The future of Delaware’s economy requires Immigration Reform


Delaware may be small, but we are becoming a destination for immigrants looking to settle in America, join our communities, and contribute to our economy. In fact, between 2010 and 2014, Delaware ranked in the top 10 states where growth in the foreign-born population was strongest. That’s good news for our economy: immigrants create jobs, pay taxes, and contribute to a thriving business community. That’s why today, leaders from across the country are joining the Partnership for a New American Economy (NAE) to kick off the Reason for Reform campaign, highlighting the need for immigration reform in this country.

I am one of those leaders – and this is why I care so much: If you meet a software developer in Delaware, there is a nearly two-in-three chance that you’re talking to an immigrant. If you visit a hospital in our state, the odds are more than one-in-four that any doctor you meet graduated from a foreign medical school, a likely indicator that they were born abroad. And if you filled a room with Delaware-residing immigrants, that room would likely contain about twice as many people with advanced degrees as any room filled with an equal number of native-born Delawareans. Reason for Reform is about these stories and more – and it’s launching today with a new report for every single state on the contributions of immigrants, and events all across the country calling on Congress to take action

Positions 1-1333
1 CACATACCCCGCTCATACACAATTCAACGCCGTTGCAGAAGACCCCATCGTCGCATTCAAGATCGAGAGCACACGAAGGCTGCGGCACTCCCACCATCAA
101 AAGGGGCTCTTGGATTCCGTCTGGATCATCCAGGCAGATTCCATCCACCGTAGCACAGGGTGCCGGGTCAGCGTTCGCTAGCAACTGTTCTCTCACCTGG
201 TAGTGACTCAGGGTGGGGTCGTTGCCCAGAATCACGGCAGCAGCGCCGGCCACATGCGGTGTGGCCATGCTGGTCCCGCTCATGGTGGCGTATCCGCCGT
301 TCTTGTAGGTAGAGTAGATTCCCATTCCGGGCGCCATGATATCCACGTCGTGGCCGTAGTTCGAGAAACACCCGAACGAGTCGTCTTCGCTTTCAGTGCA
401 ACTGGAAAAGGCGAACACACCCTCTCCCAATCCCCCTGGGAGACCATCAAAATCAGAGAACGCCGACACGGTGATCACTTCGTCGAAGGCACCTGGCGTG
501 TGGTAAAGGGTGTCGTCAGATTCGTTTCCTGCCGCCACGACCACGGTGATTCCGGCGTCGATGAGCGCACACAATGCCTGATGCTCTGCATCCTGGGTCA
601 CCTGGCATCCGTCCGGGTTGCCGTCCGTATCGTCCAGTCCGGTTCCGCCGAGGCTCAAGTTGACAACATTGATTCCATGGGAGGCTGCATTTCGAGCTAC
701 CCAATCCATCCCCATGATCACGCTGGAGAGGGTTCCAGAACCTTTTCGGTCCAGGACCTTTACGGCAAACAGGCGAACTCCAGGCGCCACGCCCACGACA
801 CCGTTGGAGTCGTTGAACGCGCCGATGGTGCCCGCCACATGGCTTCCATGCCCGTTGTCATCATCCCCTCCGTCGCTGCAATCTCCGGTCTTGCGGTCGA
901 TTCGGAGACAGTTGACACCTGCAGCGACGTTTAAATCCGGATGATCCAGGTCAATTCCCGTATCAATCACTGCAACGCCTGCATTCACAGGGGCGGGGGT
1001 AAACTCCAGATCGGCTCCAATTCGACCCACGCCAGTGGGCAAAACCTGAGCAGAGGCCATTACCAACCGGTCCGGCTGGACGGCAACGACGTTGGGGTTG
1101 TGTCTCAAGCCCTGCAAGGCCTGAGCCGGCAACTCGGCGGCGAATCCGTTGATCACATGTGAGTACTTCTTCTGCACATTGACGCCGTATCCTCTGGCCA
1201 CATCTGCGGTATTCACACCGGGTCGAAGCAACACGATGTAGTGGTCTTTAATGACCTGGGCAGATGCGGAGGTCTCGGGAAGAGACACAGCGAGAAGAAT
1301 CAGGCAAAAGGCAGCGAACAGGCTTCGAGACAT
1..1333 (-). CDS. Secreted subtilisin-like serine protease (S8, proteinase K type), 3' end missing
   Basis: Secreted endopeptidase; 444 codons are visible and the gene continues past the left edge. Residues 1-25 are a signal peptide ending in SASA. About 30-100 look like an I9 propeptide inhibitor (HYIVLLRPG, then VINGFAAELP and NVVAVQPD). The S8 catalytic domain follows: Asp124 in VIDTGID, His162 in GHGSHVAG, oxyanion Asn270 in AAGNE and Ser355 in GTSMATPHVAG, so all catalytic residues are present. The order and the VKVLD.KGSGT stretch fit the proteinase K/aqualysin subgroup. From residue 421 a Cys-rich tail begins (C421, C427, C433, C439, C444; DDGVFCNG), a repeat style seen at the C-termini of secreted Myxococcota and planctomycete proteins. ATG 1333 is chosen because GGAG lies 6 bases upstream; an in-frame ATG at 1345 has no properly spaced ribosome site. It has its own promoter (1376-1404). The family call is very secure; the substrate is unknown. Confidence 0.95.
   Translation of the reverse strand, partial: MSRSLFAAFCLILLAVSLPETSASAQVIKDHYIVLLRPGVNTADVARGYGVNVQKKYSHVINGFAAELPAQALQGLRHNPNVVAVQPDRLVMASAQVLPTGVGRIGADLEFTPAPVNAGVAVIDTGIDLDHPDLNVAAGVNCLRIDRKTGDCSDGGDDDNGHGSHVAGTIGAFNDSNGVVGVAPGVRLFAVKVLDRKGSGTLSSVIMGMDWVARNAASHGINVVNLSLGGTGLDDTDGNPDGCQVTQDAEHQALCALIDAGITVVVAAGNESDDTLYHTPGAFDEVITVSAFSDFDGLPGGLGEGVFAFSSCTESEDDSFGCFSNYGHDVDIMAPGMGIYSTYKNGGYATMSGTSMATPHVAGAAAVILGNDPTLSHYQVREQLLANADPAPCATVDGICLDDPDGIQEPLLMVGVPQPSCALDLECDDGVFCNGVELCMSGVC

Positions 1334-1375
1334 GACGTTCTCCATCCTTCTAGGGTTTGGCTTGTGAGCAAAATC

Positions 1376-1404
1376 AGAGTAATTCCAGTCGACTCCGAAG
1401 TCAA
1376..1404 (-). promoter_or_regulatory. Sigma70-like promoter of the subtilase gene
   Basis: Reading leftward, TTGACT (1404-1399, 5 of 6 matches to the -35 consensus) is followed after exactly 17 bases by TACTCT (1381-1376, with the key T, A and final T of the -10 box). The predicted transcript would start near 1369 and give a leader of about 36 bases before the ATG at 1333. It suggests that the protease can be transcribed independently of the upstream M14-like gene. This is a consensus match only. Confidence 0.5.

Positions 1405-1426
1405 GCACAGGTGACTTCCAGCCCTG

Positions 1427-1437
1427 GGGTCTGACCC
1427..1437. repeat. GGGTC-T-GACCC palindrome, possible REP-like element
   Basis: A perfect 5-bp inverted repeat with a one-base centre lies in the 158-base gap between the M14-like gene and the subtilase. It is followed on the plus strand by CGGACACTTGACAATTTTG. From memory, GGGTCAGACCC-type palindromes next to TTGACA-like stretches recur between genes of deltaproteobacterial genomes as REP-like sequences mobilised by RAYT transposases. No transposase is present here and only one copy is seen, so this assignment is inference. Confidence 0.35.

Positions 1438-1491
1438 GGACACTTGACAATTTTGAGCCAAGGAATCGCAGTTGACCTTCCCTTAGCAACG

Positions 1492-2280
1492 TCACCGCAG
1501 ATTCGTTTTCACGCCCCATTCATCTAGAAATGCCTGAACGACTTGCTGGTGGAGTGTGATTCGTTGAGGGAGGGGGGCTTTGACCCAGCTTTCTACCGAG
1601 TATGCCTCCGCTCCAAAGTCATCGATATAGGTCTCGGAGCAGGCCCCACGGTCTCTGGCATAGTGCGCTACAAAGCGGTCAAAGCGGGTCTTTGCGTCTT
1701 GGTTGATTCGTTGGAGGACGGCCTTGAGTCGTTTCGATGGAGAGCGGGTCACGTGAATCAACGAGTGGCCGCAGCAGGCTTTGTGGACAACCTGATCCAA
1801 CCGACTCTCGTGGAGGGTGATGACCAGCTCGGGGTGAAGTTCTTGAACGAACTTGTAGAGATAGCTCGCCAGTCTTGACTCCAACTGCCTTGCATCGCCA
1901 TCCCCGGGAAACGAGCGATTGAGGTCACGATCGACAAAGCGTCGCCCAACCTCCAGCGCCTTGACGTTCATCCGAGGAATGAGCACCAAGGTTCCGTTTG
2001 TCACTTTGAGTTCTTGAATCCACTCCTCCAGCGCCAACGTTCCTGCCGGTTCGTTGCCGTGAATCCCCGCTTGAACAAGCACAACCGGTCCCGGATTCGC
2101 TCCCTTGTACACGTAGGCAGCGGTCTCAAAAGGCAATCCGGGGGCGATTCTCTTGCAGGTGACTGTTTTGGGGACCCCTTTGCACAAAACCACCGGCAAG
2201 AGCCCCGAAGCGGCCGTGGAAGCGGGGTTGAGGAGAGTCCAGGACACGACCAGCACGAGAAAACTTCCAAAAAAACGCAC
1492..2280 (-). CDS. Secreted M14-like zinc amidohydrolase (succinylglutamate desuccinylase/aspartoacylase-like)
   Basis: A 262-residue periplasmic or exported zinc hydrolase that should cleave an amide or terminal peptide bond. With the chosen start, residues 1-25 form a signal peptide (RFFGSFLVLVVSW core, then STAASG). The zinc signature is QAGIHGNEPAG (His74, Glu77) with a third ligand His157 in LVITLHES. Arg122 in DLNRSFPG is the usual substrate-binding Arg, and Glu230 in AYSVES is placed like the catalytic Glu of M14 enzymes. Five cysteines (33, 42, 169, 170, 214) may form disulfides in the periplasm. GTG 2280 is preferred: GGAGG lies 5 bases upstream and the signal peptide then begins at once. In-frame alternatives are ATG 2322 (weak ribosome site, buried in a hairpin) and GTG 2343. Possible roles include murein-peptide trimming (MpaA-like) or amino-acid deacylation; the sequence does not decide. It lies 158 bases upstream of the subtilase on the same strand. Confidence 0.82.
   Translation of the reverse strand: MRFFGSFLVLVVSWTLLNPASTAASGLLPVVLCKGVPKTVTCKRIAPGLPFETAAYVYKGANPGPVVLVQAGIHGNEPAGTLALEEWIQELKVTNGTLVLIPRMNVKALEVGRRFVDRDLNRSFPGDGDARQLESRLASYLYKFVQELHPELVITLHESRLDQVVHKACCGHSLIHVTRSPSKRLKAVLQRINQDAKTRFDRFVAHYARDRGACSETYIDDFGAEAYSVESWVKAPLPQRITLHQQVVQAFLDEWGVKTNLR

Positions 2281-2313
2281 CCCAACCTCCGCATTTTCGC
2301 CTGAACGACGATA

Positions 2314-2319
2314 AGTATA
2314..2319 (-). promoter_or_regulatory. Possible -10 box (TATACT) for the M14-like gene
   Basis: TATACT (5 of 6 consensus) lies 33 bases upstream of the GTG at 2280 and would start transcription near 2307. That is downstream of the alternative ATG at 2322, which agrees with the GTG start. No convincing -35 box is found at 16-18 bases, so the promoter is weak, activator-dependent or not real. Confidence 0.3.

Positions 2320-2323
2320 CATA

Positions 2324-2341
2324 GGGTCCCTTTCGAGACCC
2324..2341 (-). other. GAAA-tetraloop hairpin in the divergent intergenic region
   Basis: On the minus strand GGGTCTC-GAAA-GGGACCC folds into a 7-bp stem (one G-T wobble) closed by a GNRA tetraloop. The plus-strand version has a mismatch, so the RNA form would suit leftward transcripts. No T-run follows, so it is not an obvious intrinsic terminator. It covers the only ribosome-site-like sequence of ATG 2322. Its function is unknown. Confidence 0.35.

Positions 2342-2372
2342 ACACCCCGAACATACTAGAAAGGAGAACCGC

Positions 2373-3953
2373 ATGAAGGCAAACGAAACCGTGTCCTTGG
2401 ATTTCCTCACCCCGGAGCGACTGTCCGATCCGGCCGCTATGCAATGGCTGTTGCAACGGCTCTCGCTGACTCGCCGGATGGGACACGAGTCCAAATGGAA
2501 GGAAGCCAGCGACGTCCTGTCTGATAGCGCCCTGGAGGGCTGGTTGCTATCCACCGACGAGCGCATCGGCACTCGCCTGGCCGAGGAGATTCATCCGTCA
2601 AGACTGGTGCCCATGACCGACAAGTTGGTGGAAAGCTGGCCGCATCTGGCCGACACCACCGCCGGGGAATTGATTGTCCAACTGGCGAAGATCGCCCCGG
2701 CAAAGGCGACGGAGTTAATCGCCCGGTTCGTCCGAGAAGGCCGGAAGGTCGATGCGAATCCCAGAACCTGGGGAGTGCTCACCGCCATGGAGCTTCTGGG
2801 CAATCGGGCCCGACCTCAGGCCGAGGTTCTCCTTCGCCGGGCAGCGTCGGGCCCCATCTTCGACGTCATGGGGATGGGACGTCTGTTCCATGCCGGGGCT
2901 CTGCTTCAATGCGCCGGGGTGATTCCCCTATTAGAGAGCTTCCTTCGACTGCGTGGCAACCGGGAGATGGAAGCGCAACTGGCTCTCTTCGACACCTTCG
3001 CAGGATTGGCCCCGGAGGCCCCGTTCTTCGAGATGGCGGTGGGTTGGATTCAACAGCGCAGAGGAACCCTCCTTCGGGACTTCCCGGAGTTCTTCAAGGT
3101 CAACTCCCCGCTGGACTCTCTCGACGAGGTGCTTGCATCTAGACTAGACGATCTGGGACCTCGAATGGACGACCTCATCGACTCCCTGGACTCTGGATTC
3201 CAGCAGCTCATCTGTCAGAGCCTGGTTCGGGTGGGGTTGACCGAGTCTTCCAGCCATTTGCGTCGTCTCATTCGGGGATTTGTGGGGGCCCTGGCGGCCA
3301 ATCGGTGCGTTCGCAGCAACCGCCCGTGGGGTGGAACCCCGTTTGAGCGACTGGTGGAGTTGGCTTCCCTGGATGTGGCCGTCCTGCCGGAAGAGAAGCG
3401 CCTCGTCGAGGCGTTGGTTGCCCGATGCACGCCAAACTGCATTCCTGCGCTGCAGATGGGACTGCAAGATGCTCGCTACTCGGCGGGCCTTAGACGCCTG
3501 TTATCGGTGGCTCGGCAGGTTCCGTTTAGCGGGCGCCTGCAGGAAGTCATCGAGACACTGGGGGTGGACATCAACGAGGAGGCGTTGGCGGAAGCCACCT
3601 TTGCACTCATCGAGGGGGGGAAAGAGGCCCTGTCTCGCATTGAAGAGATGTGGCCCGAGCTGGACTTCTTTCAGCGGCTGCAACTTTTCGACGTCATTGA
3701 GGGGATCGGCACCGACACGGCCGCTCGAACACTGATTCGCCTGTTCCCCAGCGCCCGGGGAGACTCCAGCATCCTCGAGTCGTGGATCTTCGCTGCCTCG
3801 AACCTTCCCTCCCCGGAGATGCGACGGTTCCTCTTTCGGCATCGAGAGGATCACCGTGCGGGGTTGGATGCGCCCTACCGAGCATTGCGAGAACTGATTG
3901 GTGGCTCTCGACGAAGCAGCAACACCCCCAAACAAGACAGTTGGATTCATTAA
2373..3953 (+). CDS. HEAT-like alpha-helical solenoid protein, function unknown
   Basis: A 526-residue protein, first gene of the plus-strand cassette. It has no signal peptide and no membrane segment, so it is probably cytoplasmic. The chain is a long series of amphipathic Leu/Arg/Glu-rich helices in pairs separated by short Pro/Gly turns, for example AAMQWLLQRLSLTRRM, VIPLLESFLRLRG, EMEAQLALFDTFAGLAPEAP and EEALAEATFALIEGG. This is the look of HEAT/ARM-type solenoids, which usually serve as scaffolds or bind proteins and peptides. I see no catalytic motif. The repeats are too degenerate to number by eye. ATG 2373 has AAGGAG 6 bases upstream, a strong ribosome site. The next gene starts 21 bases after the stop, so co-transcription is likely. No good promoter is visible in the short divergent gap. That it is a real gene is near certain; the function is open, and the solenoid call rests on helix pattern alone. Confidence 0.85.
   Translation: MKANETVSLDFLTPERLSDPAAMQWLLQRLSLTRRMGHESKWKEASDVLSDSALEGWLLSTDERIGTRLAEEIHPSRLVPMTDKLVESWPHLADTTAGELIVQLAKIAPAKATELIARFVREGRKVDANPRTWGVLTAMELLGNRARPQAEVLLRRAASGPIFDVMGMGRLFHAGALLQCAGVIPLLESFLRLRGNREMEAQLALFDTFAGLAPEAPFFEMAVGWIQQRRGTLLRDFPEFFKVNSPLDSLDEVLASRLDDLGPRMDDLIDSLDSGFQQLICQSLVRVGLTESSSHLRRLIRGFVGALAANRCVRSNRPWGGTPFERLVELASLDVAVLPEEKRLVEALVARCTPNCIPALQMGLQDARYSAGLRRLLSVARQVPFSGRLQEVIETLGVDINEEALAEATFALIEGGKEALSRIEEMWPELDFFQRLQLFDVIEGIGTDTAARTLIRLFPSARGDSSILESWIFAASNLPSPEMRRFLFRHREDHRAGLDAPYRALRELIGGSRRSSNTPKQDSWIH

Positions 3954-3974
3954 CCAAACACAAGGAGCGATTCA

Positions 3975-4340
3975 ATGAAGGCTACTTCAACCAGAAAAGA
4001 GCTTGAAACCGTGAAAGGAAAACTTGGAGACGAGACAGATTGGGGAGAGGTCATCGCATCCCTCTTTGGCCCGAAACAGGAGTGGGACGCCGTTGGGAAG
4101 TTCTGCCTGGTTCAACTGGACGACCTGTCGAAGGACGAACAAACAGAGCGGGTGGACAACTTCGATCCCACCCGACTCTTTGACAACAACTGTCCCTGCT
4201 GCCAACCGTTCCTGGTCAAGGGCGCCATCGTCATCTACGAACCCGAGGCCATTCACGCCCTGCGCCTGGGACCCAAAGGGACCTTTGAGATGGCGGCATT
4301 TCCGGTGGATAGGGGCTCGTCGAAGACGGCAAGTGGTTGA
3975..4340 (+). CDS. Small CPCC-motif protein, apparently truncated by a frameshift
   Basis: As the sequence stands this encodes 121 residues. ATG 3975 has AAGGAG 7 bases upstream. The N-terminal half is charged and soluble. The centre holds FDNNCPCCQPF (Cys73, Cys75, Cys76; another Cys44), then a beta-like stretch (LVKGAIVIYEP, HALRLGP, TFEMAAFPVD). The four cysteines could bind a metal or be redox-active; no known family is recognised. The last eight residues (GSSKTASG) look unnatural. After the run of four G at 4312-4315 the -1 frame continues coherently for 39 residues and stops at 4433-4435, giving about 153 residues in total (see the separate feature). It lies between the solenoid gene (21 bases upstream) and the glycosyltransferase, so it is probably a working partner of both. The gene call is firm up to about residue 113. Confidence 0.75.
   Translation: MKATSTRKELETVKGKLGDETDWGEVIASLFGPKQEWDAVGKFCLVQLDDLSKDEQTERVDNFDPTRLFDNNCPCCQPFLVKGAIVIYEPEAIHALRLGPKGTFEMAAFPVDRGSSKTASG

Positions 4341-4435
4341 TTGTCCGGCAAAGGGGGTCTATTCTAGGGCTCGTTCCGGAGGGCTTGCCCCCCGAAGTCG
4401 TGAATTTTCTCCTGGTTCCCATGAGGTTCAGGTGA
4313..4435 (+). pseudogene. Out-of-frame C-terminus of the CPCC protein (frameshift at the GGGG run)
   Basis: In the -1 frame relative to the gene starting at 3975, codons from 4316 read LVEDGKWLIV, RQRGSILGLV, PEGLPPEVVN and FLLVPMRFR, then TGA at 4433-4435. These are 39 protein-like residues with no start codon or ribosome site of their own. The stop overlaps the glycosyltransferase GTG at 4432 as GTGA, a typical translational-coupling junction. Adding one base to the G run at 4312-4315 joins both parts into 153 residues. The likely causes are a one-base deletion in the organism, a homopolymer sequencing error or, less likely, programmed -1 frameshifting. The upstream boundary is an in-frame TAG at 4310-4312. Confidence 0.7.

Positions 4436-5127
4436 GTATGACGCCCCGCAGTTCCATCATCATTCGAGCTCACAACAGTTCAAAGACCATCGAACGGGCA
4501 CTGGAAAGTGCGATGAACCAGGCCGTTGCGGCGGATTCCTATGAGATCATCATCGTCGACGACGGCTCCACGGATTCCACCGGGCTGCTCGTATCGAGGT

Unfortunately, harsh rhetoric usually wins the news headline over the facts that tell the real story about immigration. But NAE’s new research about immigrants in Delaware shows the immigrants are critical to our state’s success. Today, about 80,000 people living in Delaware were born outside this country and they are making our state better. But our broken system is hindering growth for our businesses, our communities, and our key industries. For example, our universities attract many of the best and brightest from around the world – around 5,000 international students attend college here in Delaware. And their presence results in a big economic impact: international students contributed about $151 million to the state in 2015 and supported almost 2,000 jobs. Yet for many of these young talents, there is no path to stay after graduation and work. So they end up going back to home to compete with us from abroad.

Yet the immigrants – students or otherwise — who do manage to find a way to stay permanently are laying down roots. NAE’s study shows that many of the immigrants in Delaware are becoming citizens. In 2014, 47.3 percent of the immigrants in the state were already U.S. citizens. And because citizenship allows immigrants to pursue a greater range of job opportunities, it often leads to better wages, increased tax contributions, and stronger spending power.

Delaware needs real immigration reform so that we can attract the talent we need to grow our businesses, our communities, and our key sectors like healthcare and computer science. Not only do these immigrants strengthen Delaware’s economy and create jobs for U.S.-born workers. Today is just the beginning — I encourage each of you to learn more and lend your voice to the cause at